Figments of Memories
People and Places of Dobrogea – an Exploration of the Common Self
“Will it ultimately reach the clear surface of my consciousness, this memory, this old, dead moment which the magnetism of an identical moment has traveled so far to importune, to disturb, to raise up out of the very depths of my being? I cannot tell. And suddenly the memory returns. The taste was that of the little crumb of madeleine.” (Proust, 2015:621)
Fig. 1: Tusa 2022. Figments of Memories.Cetatea Village
Growing up in Romania’s region of Dobrogea, I’ve been left with strong impressions of the quotidian life of the local people – their gestures, the lights, the earthy smells, like Proust’s Madeleine1.
My photographic project traces the subjective contours of these childhood memories and seeks to impart to my audience the deeply-held emotions that surface whenever I journey back to my roots.
1Proust’s Madeleine, an expression used to describe smells, tastes, sounds, or any sensations reminding you of your childhood or simply bringing back emotional memories from a long time ago.
About the Project
Dobrogea is a melting pot of a multi-ethnic and multi-religious composition. Lying between the Danube River and the Black Sea, Dobrogea has a turmoiled history. Successive waves of Turks, Tatars, Greeks, Armenians, Bulgarians, Romanians, Jews, and Russians intermingle in its history.
I grew up accompanying my grandfather to get together with his friends for Saturday morning’s coffee. He came to Romania – Dobrogea in 1919 from Constantinople.
Like my own family, my grandfather’s friends were also brought to Dobrogea by the historical events that took place in the Balkans and Anatolia at the beginning of the 20th century (Djuvara, 2014:288-291).
Fig. 4: Tusa 2022. Figments of Memories
My childhood memories became more immaterial after the death of my grandparents’ generation, when almost nothing of that past still subsisted. Still, regardless of the passing of time and the fading of concrete memories, the emotion remained. Even though I did not experience what these people did firsthand, their collective unconscious remained within me, informing my artistic approach.
When I immortalize quotidian scenes with Polaroids, it’s as if my childhood memories are manifesting themselves before my eyes – a snapshot of the present, but with a faded, nostalgic quality. The details of time and place are not in the pictures but supplied from elsewhere- from a store of childhood memories that might be anybody’s (Kuhn, 1991:395). The Polaroid film’s imperfect and unpredictable qualities are best suited to unveiling them.
To me, the Polaroids can showcase the sense of “known” I feel when I go to Dobrogea. They evoke the same emotions that I felt when listening to my grandfather talk to his friends – they make me recall the fervor in their voices and demeanors. These feelings represent the “collective unconscious” 2, the “unknown known” buried so deep, not just in my mind but also “passed on in our DNA from generation to generation” (Jung, 2003:13).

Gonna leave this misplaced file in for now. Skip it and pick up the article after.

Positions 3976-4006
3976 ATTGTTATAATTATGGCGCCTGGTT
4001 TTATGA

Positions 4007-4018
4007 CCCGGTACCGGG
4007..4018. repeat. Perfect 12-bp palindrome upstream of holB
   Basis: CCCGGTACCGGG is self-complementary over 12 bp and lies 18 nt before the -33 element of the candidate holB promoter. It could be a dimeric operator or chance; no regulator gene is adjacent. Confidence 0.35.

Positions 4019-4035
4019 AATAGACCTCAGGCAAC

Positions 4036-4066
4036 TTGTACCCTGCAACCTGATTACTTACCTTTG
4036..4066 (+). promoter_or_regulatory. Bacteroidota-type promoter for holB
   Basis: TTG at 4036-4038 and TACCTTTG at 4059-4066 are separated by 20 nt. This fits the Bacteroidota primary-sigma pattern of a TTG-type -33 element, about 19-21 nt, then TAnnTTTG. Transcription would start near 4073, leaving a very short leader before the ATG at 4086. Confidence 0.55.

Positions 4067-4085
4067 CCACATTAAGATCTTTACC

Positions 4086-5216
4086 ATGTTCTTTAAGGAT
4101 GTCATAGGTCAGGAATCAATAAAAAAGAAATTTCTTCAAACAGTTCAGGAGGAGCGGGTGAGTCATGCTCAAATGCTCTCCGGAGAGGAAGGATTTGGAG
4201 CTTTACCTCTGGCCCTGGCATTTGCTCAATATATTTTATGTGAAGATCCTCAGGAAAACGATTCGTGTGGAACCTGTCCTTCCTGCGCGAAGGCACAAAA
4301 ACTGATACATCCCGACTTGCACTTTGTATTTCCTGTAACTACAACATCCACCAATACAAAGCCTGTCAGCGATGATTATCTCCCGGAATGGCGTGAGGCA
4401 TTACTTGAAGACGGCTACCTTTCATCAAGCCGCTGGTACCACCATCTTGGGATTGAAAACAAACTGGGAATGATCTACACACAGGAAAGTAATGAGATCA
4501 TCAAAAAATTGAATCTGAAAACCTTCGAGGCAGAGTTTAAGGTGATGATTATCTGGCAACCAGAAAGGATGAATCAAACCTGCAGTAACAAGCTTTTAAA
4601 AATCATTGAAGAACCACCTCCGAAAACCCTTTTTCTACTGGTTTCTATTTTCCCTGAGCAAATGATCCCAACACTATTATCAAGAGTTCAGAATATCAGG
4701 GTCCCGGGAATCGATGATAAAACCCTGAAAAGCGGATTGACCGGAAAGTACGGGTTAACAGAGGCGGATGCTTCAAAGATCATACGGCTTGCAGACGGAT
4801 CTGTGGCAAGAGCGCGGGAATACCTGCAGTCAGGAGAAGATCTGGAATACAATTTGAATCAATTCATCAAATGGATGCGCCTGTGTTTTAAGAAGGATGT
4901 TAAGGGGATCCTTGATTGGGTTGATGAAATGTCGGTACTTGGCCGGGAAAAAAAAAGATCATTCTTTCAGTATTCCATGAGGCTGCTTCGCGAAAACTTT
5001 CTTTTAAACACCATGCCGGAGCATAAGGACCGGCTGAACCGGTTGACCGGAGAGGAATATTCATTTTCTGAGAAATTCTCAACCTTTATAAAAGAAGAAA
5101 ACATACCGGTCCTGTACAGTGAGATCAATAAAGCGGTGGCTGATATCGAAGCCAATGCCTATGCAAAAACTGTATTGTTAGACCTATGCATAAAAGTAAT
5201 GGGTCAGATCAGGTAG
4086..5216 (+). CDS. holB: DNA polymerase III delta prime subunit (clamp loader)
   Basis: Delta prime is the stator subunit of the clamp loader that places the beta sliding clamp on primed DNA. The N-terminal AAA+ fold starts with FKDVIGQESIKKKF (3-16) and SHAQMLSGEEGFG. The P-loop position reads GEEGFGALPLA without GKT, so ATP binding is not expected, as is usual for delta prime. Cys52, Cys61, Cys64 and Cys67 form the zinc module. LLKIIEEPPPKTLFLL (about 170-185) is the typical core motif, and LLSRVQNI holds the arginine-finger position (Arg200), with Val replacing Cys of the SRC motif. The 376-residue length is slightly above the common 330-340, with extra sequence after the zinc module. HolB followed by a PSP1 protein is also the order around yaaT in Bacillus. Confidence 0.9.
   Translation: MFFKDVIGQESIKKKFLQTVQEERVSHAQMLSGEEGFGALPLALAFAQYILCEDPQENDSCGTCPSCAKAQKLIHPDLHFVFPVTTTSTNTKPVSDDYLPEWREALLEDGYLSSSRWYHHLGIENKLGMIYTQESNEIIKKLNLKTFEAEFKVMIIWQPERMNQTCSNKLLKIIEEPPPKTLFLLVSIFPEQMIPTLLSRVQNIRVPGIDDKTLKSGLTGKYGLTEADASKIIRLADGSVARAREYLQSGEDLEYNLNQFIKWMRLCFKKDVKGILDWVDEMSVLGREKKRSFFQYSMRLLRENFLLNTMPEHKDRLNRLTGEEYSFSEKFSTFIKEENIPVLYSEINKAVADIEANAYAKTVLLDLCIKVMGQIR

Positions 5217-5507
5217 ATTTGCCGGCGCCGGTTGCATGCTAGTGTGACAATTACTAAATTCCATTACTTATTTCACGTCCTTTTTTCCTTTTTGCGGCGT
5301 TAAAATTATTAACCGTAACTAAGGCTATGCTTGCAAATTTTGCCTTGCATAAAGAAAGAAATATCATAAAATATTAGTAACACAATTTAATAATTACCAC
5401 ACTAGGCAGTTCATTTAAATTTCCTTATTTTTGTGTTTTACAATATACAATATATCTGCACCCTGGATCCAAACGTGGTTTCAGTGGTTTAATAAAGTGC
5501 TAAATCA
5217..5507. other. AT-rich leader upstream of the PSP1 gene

2 According to Carl Jung, the part of the unconscious that is common to all humankind and contains the inherited accumulation of primitive human experiences in the form of ideas and images called archetypes and manifested in myths as well as other cultural phenomena (e.g., religion) and in dreams. It is the deepest and least accessible part of the unconscious mind.
Images can express our feelings either by poetical or descriptive means (Tarkovsky, 1983). I am influenced in my work by the stillness and poetic approach used by Tarkovsky in his films, such as Stalker and his Polaroid series.
My objective is to create a body of work that captures the impressions of my childhood memories that surface when I travel to Dobrogea.
I want to awaken the nostalgic sentiment that lies within all of us, even if the shape of the memory is not the same.
What underpins this project is the idea of the collective unconscious, generating themes of endurance, troubling history, and perseverant inner child.
Paraphrasing Susan Sontag – the photographs allow me to be a part of a world’s vulnerability, mortality, and mutability and testify to time’s relentless melt (Sontag, 2001:10).
In achieving my project’s objective, I will produce three genres of photography: landscape, portraits, and self-portraits. My landscape photos will combine geography, autobiography, and metaphor to emphasize the complex stories associated with the project (Adams 1996:14). The portraits show subjects in their natural environment – depending on the context, they will either be candid or formal. The self-portraits are used as a means to connect my memories3 with the geographic and cultural space.
3“The early childhood memories are projective techniques that contribute to strengthening my self-identity.” (Adler 2010:117)
There are a few recurring themes across my body of work.
There are memories, ever-present and informing our everyday choices, and yet tantalizingly out of reach, warped by time spent away from them –
There is childhood, and the attachment we all feel towards our formative years and the nostalgia associated with its loss –
And then there is the collective unconscious, the culmination of two.
The unsettling feelings we have when something is familiar yet far away, the sense of known unknown – it takes a different shape for everyone. For me, it is represented by Dobrogea.
“Memories may be screens behind which the forgotten elements of the experience are hidden; thus, they cannot be considered childhood memories but memories about childhood.” (Freud, 2014:425)
There are two main concerns associated with this project – audience and ethical.
•As regards the audience, there is always an awareness that the theme can be challenging. As such, it raises concerns that it may not be compelling enough to be spoken of or related to. Furthermore, it’s of the essence that the project does not give off the impression that it constitutes discourse relating to poverty, nor should it amount to historical documentation. Therefore, the main question is – how do I convey the complex emotions associated with my subjective experience in a way that the work will speak for itself and invoke the same feelings in my audience?